At 4Ps we work with a lot of terrific beauty and grooming brands, many of which do an impressive line of men’s products, but the focus for many tends to be more on the lipstick and mascara than shaving cream and aftershave.  If you know (or you are) a fella who is taking part in Movember, however, then shaving products (or a lack thereof) might be a little more in the forefront of your mind than they usually would be.

In the spirit of Movember nearing its end, and the many chaps at 4Ps who have been proudly growing out their moustaches for a good cause, I thought I’d have a look at a small selection of men’s grooming brands to see how they fare on their SEO – arguably something to be looked at soon for the double December rush of both Christmas gifts and all the Mo-brothers who decide to lose their facial hair once the sponsored month is over!

After a bit of research (mostly involving shouting over the tops of desks to find out which brands the more well-groomed 4Ps lads use) I’ve picked out three websites to test with a set of sample keywords around men’s grooming products.

These rankings were taken on startpage.com so are free of personalised search filtering.

Movember SEO Sample Rankings

There isn’t actually much of a clear leader in this little pack – Kiehls for men is clearly trailing with none of their men’s range showing up in the top 20 organic search results and the vast majority not even putting in a top 50 appearance for this sample set, but Crabtree and Evelyn’s men’s grooming is pulling in at about even with Molton Brown for men – in this sample Molton Brown may have the slight edge with a few more keywords showing up in the top 10 results, but it is pretty neck and neck – an interesting result considering that C&E lead considerably in terms of domain authority (presumably most of the inbound links are pointing to their women’s range) and also in social media engagement, with over 110,000 Likes and more engagement than Molton Brown’s more modest 41,000 or so Facebook followers.

Molton Brown Onsite SEOThe signals they are sending to search engines onsite are mixed as well – Molton Brown’s landing and product pages do quite well in terms of the usual solid basics like H1s and so on (although they make that signature mistake of forgetting to put their product copy inside a p tag to highlight it as content, not structural) and they’ve also expanded their horizons a little with the inclusion of a rel publisher tag and some rich snippets markup for product reviews. A shame that the have so much inline script muddying up their pages, and that their developer has clearly never heard of minifying HTML (getting to below line 500 before the document type is even declared is pretty poor and results in a lot of unnecessary bloat for crawlers which won’t do their SEO any favours).

Crabtree and Evelyn, on the other hand, have missed out a little with H1s on their landing pages by forcing the tag around image alts – in theory a valid tactic but not really ideal, especially when you wrap the H1 around a pair of dfn tags which both contain images with different alt text.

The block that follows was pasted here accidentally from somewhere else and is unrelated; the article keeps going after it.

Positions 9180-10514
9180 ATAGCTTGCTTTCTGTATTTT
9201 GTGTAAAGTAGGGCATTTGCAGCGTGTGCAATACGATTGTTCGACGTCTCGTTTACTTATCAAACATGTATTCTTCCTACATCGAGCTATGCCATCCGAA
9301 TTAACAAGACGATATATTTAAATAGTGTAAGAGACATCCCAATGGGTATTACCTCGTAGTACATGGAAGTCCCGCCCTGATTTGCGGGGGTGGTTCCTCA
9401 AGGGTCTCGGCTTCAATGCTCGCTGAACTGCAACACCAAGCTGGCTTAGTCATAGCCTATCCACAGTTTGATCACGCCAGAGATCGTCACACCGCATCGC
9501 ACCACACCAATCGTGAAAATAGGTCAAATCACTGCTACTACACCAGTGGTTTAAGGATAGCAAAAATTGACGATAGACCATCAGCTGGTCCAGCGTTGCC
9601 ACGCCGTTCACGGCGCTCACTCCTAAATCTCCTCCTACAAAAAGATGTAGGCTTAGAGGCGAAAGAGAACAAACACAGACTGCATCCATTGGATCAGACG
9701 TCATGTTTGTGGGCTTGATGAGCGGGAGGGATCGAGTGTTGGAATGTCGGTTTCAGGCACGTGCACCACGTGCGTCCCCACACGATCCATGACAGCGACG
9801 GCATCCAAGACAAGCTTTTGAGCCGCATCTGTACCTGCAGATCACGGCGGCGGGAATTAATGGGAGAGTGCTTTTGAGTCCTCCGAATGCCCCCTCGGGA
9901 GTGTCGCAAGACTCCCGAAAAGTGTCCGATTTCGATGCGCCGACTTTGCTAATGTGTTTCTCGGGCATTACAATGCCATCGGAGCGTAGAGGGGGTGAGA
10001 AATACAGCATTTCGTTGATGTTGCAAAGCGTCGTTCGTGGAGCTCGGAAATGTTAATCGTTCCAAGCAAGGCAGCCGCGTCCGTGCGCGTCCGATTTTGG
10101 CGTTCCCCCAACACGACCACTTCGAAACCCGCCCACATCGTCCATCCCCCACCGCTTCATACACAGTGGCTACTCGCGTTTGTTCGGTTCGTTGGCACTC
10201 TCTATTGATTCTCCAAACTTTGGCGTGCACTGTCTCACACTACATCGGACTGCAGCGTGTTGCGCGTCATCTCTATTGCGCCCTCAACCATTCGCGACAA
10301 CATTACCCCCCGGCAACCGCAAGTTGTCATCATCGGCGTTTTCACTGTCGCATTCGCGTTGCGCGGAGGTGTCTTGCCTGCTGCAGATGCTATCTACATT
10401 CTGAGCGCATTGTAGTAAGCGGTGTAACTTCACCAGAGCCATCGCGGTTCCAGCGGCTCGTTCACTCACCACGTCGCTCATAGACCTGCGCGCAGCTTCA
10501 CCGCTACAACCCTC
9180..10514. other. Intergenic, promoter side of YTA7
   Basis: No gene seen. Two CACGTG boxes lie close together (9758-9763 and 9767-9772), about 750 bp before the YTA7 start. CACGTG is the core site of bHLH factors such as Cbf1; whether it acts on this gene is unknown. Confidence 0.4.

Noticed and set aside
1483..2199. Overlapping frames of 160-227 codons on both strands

Code View on Crabtree and Evelyn

In fact despite being relatively cleanly coded with little inline scripting and generally good code to content ratio, the entire C&E site seems a little behind the times – for example it makes use of the cufon tag, a somewhat outdated JavaScript font replacement technique which converts fonts into shapes that are then rendered out as canvas or VML shapes. Strange, and not helpful for SEO when search engines want to see crawlable (and readable) text. Unusual indeed – but they did at least get their alts and titles done well and their meta data is generally good.

Kiehls Onsite SEOPoor Kiehl’s, on the other hand, have made rather a mess of things by mislabelling their H1s (for example “Moisturisers” rather than “Men’s Moisturisers” – while equal rights advocates might argue the need for the gender qualifier the search engines will still welcome the distinction) and pushing the more qualified and relevant landing page titles down into H2s, diminishing their impact. Again the product pages lack paragraphing on the product descriptions which lessens the impact of the otherwise quite good copy, but most of the meta descriptions are far too long and the use of product rich snippets and open graphing doesn’t make up for the inline script and untidy HTML on their pages, as the sample search rankings clearly show.

So no clear winners in this particular Movember SEO race (although Kiehl’s is arguably the definitive bottom of the podium here) – the distinction in organic search performance for men’s products between Molton Brown and Crabtree and Evelyn isn’t as clean cut as many of the dashing moustaches ornamenting the boys around the 4Ps offices! If you’d like to see how your site measures up in the luxury grooming stakes then give us a call – or pop round before the end of November and admire some of our moustachioed marketers for yourself (we’ll even give you a free cup of tea while we look at your search marketing and twirl moustaches with you).

4Ps isn’t just another SEO agency. To discuss how SEO and content are evolving to keep pace with new developments in web and mobile technology, give us a call on +44 (0)207 607 5650 for a no-obligation coffee and incredibly geeky chat about data, marketing and user behaviour across all inbound channels.